Is Bleaching Your Hair Really That Bad?Is Bleaching Your Hair Really That Bad?

Is Bleaching Your Hair Really That Bad?

Bleaching your hair is damaging to the cuticle and internal structures of the hair, so it should be done sparingly. For some finished looks, however, hair bleach is a necessary tool to lighten the hair and prepare the strands for coloring.

VEGAMOUR talked with a stylist about what happens when you bleach your hair. Plus — find out what products you really should be using to promote healthier, shinier, fuller hair.

Yes, Bleaching Products Harm Your Hair

Bleaching your hair removes natural proteins from the hair, damages the cuticle and can leave the hair structurally compromised, which can lead to dry, damaged looking hair with breakage over time. This means you'll need to invest time and money into maintaining both the color of the desired shade and the integrity of your hair strands following your bleaching services.

bleached hair

Before Bleaching

Before your bleaching service, meet with your stylist to discuss a few important things like the desired end result, the current health and strength of your hair, recommended aftercare and the cost and frequency of subsequent bleaching sessions.

If possible, arrive at the salon with clean hair that has no styling products applied to it.

Be honest with your stylist about any chemical services you've received on your hair and whether or not you have well water at home, which leaves mineral deposits on the hair making it harder to lighten the hair.

Shop: Sulfate-Free, Color-Safe Shampoos

What Happens to Your Hair When You Bleach It?

People bleach their hair to remove melanin and eumelanin pigment molecules to achieve a lighter end result. Bleach must be used to break down any previous hair dye molecules in addition to lightening the hair to a new shade.

If a lighter, more vibrant hair dye shade (like silver or blue or pink) is desired, the hair must be bleached to prep for the brightness of the hair dye pigment to shine properly. Hair is lightened beforehand to eliminate the influence of the natural color underneath.

Bleaching vs. Hair Dye

Understand that your regular hair dye and ammonia lightening, which can cause potential damage to the hair, is similar to what happens when you bleach your hair, but the bleach is more structurally damaging to hair follicles. Bleaching services do further damage by destroying the hair's proteins and leaving "holes" that weaken your hair shafts and leave the hair cuticles lifted and damaged.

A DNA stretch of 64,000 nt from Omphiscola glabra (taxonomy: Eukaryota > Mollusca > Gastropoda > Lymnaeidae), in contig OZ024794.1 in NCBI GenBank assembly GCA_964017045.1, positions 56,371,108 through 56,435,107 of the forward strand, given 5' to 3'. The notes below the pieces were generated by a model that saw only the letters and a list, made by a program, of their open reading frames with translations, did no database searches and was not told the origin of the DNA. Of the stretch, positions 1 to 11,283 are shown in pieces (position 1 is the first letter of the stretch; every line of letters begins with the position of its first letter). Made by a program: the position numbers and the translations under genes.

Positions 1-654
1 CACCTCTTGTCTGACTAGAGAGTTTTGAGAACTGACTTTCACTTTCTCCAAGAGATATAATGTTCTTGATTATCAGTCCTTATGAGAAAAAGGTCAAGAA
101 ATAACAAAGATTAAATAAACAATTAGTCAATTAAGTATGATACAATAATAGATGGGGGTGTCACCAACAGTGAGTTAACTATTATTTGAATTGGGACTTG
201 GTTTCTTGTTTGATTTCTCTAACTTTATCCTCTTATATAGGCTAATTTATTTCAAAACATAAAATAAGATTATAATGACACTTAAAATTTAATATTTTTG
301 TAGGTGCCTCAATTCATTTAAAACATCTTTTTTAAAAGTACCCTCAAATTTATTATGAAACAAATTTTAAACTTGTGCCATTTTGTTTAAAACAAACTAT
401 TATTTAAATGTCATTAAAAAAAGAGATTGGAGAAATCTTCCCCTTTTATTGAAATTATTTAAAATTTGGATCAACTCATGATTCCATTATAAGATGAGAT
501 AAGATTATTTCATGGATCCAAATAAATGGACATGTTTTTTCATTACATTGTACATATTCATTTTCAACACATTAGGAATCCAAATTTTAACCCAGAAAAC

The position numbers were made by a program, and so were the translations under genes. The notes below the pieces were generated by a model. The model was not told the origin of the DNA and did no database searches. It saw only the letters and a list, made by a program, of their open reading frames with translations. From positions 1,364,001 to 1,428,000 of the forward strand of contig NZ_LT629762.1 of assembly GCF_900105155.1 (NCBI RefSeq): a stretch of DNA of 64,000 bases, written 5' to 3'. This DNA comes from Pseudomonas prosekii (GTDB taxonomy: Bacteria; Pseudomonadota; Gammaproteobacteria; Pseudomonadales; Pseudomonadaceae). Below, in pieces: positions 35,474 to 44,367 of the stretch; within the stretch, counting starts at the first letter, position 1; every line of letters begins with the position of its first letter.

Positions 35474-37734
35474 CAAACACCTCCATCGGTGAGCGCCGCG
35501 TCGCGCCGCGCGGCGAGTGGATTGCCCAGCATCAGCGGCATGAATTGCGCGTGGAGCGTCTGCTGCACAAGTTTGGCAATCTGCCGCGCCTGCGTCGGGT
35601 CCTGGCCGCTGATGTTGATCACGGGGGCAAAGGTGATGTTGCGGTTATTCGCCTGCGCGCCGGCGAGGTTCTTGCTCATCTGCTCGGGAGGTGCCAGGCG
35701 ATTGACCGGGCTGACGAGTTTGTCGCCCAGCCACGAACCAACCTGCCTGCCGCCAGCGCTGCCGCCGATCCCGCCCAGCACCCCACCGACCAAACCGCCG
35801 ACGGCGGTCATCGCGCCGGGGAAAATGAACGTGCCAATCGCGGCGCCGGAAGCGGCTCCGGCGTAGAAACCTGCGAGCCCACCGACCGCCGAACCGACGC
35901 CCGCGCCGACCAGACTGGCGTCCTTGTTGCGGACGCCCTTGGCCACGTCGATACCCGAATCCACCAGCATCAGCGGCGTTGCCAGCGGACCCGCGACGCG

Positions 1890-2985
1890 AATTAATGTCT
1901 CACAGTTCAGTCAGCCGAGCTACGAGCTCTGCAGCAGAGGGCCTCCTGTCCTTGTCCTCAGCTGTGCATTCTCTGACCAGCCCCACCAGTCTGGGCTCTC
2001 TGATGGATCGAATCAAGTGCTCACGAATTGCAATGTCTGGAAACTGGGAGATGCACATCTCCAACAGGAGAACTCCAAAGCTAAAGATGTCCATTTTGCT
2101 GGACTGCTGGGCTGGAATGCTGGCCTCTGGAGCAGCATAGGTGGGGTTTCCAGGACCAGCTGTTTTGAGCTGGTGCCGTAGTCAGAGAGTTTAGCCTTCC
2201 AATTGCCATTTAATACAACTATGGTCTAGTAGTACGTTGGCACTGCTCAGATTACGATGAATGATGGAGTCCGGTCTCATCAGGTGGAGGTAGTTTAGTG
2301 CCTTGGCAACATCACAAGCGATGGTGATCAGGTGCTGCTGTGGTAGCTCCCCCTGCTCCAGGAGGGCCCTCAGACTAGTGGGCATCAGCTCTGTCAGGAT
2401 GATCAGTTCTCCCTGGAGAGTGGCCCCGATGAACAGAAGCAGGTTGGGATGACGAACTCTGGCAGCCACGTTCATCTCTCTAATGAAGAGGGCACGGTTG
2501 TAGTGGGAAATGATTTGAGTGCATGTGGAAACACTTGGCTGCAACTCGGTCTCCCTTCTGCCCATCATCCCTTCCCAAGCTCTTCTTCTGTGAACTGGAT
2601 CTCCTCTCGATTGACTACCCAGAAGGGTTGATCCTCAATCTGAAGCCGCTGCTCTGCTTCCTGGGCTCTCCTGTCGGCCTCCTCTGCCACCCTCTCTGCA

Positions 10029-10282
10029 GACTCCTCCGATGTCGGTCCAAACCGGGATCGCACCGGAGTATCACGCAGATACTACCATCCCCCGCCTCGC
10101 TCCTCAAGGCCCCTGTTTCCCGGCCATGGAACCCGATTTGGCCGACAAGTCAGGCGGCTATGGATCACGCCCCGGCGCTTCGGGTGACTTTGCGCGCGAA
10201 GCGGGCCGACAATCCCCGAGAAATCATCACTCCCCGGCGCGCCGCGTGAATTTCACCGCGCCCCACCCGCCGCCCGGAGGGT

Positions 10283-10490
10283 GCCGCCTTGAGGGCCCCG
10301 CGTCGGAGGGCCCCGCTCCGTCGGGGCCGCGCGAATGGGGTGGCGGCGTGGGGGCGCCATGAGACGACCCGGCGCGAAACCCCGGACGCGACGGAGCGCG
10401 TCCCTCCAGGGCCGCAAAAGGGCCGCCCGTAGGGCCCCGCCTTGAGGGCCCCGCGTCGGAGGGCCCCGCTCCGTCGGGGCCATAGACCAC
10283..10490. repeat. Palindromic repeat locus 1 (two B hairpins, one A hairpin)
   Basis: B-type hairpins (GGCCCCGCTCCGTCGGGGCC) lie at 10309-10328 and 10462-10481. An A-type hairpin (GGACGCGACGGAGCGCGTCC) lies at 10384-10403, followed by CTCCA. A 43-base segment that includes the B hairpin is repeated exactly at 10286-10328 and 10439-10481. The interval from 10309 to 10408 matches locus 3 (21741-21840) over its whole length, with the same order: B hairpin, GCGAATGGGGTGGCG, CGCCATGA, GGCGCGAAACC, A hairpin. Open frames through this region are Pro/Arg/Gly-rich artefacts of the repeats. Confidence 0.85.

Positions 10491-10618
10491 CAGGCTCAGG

Also, hair reacts differently to bleaching products. It can become more dry and brittle, even "snapping" when you brush it, which is very different from the dryness and dullness sometimes resulting from regular hair dye. Bleaching can ruin the elasticity of hair, making your hair far more high maintenance than if you were simply using regular ammonia-based hair color.

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Bleaching Effects on the Hair

VEGAMOUR spoke with Jessica Noonan of Friseur NYC about the effects of bleaching your hair. "When bleaching (or any permanent hair color for that matter), the cuticles (the outermost protective layer of the hair, similar to fish scales) need to be opened, several chemical bonds are broken and reformed in the process, and if you’re going lighter, remove some or more existing melanin in the hair. The lighter you go, the more damaging it becomes."

Noonan recommended using "bond builders" when bleaching your hair with bleaching agents and hydrogen peroxide developer, the common mixture for these types of services. Bond builders or fillers can help to protect or partially restructure the hair after those critical protein bonds are broken within the hair strands.

After bleaching, hair coloring "toner" is applied to achieve the desired color, inserting tiny hair color molecules into the hair shafts and partially filling some of the structural "holes" left by the bleach. The hair cuticle is left partially open, especially if the hair is very damaged, leaving you with a hair color that fades at the hint of warm water or sunshine.